Scientist Macht, in his research, has observed an increase in “hedonic eating” in the style of eating foods that are considered to be healthy or consuming foods that are thought to be healthy during joy and happiness. Dietitian İpek Ağaca Özger gave information about the subject.
Emotional eating is accepted as a psychological support in coping with negative emotions. However, difficulties in identifying or perceiving emotions can trigger “binge eating” attacks. While individuals are experiencing their emotions intensely, if they have difficulty in determining what their emotions really mean, they may think that they cannot cope with this emotional state and take it easy. If individuals have difficulty in expressing their feelings, they may exhibit avoidance behavior by distracting their attention from the uncomfortable situation they are experiencing. I often observe this behavior pattern in my clients. Instead of dealing with negative emotions; they can turn to “eating”, which is the easiest and most enjoyable activity for them. Instead of eating when my clients feel such feelings; I recommend activities such as doing sports, doing a hobby you love, walking outdoors listening to music, walking, doing handicrafts, reading books, doing puzzles. It works very well…
What do obese people usually eat when they are unhappy?
Some studies have shown that obese people turn to eating sugary foods such as ice cream to reduce their unhappiness. Depressive symptoms are common in obese individuals. The tendency of obese individuals to eat food in this way has been interpreted as a coping method they use to reduce their negative emotions.
Do We Mask Our Stress With Food?
Another approach in which the effect of stress on emotional eating is discussed is the “masking hypothesis”. This hypothesis suggests that eating can hide negative emotions because it is easier to deal with the displeasure caused by over-satisfaction than to deal with the stress caused by more serious problems.
What emotions make us eat less?
Scientist Mehrabian has studied the relationship between the amount of food intake and different types of emotions. According to this study, excessive food intake was associated with feelings of distress, depression, and fatigue, while small amounts of food intake were associated with feelings of fear, tension, and pain.
We Prefer Healthier Foods When We’re Happy
Researcher Lyman has shown that while there is a tendency towards healthy food intake during positive emotions, there is a greater tendency towards harmful food intake during negative emotions.
Some researchers have reported a strong association between more positive mood and higher daily consumption of fruits and vegetables.
How can we control emotional hunger?
In order to control or completely eliminate emotional eating behavior, it is necessary to notice this behavior first. Then, the triggering emotions and thoughts that lead to emotional eating behavior should be understood. If the need to eat arises at what stage, in which event or with the emergence of which emotion, a road map is drawn accordingly. At this stage, you should definitely work with a Clinical Psychologist.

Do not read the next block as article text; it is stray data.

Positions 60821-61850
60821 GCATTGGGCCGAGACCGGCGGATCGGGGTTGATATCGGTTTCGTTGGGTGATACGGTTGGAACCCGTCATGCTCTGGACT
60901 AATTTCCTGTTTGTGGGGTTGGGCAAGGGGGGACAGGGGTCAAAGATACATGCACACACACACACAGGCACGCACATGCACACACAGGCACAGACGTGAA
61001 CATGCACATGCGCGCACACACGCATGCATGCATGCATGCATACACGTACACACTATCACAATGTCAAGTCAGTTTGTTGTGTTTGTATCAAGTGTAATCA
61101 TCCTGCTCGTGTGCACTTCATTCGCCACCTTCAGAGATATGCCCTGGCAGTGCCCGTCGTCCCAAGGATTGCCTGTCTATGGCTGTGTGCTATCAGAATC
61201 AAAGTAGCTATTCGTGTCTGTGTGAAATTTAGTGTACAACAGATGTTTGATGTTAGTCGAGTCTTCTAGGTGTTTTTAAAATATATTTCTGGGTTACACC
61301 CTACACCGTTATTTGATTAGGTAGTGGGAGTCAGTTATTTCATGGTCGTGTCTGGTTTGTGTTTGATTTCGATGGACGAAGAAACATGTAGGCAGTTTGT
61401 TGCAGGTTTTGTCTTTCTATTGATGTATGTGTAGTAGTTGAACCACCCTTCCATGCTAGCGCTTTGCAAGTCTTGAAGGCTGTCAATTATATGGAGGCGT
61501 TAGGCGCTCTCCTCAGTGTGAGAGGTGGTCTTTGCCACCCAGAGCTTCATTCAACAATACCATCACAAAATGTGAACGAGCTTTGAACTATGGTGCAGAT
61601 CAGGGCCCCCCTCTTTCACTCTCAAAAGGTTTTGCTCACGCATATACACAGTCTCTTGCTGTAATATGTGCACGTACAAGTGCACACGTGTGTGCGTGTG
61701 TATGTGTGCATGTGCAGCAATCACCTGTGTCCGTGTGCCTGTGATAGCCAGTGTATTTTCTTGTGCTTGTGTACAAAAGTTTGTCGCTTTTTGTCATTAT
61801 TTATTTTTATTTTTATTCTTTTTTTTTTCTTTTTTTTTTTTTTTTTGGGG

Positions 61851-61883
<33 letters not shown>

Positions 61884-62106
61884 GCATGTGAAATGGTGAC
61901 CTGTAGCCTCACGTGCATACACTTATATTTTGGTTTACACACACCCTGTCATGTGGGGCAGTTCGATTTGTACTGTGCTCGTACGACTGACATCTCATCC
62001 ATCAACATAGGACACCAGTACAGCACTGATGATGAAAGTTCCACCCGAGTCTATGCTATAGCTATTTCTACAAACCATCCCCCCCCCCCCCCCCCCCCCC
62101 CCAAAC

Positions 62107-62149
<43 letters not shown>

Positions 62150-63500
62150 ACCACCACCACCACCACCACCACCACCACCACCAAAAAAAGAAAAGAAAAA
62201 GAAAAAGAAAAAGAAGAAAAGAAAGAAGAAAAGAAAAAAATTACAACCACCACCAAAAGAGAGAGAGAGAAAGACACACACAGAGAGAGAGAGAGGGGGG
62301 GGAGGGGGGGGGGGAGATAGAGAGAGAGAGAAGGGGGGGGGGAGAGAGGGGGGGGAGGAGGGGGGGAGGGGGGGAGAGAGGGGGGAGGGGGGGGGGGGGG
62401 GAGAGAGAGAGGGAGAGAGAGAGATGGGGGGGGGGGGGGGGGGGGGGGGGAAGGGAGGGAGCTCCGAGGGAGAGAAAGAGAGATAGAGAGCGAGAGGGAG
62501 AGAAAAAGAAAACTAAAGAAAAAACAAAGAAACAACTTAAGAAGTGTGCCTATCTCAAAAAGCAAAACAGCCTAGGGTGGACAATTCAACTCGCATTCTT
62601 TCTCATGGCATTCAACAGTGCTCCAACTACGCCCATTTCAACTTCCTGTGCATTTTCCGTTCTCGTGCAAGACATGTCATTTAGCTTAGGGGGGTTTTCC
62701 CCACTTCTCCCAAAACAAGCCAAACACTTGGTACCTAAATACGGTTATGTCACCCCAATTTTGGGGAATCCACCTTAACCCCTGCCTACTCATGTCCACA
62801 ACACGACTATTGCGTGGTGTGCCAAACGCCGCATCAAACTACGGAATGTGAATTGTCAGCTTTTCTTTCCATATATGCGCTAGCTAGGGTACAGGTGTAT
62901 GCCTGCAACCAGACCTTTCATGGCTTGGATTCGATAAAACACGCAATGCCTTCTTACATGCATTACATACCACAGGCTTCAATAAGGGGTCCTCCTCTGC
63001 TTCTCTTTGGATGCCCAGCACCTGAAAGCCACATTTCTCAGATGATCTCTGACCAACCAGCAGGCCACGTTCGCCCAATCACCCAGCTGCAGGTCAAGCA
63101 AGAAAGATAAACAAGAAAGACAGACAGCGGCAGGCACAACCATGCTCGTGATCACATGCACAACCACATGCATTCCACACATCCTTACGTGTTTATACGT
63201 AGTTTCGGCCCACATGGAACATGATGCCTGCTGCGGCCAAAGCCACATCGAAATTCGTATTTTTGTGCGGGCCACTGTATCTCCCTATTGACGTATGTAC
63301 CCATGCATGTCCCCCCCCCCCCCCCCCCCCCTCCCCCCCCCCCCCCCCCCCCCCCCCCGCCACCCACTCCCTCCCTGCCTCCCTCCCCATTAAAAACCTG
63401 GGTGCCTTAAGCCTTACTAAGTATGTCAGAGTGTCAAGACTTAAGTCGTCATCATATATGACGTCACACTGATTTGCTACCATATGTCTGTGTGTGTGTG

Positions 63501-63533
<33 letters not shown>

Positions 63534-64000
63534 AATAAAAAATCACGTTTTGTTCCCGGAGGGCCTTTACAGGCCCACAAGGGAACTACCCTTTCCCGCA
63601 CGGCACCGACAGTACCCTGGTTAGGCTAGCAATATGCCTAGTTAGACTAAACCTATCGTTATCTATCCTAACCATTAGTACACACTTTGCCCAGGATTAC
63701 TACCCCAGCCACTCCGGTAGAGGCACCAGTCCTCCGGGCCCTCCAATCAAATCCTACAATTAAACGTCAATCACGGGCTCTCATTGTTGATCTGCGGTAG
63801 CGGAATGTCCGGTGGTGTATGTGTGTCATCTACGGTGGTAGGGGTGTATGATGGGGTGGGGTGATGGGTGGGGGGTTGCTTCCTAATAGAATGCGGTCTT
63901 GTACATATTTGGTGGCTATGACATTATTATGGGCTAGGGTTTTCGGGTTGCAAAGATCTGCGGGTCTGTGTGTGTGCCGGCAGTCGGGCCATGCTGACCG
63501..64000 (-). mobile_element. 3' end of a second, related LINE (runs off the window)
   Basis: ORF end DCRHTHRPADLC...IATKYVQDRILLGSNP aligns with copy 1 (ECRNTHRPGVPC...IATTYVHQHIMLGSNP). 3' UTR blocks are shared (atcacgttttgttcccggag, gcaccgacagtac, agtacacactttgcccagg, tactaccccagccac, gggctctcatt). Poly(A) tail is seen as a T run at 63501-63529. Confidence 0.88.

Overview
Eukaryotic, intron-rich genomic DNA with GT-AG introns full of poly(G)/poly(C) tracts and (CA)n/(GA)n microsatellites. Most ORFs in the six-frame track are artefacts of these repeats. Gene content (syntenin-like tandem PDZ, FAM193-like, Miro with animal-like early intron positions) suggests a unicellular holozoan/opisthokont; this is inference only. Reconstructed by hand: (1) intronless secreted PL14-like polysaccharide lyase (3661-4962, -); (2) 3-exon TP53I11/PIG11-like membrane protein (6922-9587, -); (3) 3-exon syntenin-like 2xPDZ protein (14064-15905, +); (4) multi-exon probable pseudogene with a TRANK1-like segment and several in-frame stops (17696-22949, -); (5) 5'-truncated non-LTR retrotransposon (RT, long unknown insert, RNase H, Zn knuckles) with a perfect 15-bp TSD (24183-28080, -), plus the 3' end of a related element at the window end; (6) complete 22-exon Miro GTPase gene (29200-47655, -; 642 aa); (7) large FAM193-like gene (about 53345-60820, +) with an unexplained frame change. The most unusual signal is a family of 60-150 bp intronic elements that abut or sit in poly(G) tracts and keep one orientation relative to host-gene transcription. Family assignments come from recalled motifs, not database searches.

If the ability to manage negative emotions is developed, the person will be prevented from escaping from these emotions and turning to foods to relax in different ways. Since learning to cope with negative emotions requires a process, sports, yoga or alternative activities suitable for the person’s interest will help instead of food for emotional relief in this process. And of course, it is very important that this form of behavior becomes a habit.
Keep a Nutrition and Emotion Diary
I recommend people to keep a nutrition diary in order to realize the extent of emotional eating and to determine the nutritional status during the day. I want him to write down all the foods he ate and drank from the time of departure in the morning until the time of going to bed for 3 days, 5 days or 7 days, together with the amount and time; In this way, I can have better knowledge about the nutrition of the person. In fact, in the nutrition diary, the person can take notes on their feelings. For example, “I’m sorry”, “it’s too much”, “actually I wasn’t hungry but I ate”, etc. This diary should be studied by both the Dietitian and the Psychologist.
If you are a person who often experiences situations such as “emotional eating”, “binge eating”, you should definitely get the support of a Dietitian, Endocrinologist and Psychologist. It is possible to get rid of such nutritional behavior disorders, which can be treated with teamwork; as long as you realize the situation and take action!
Start coloring your life by coloring your diet!
When You Eat Color, You Will See That Your Life Will Also Be Colored!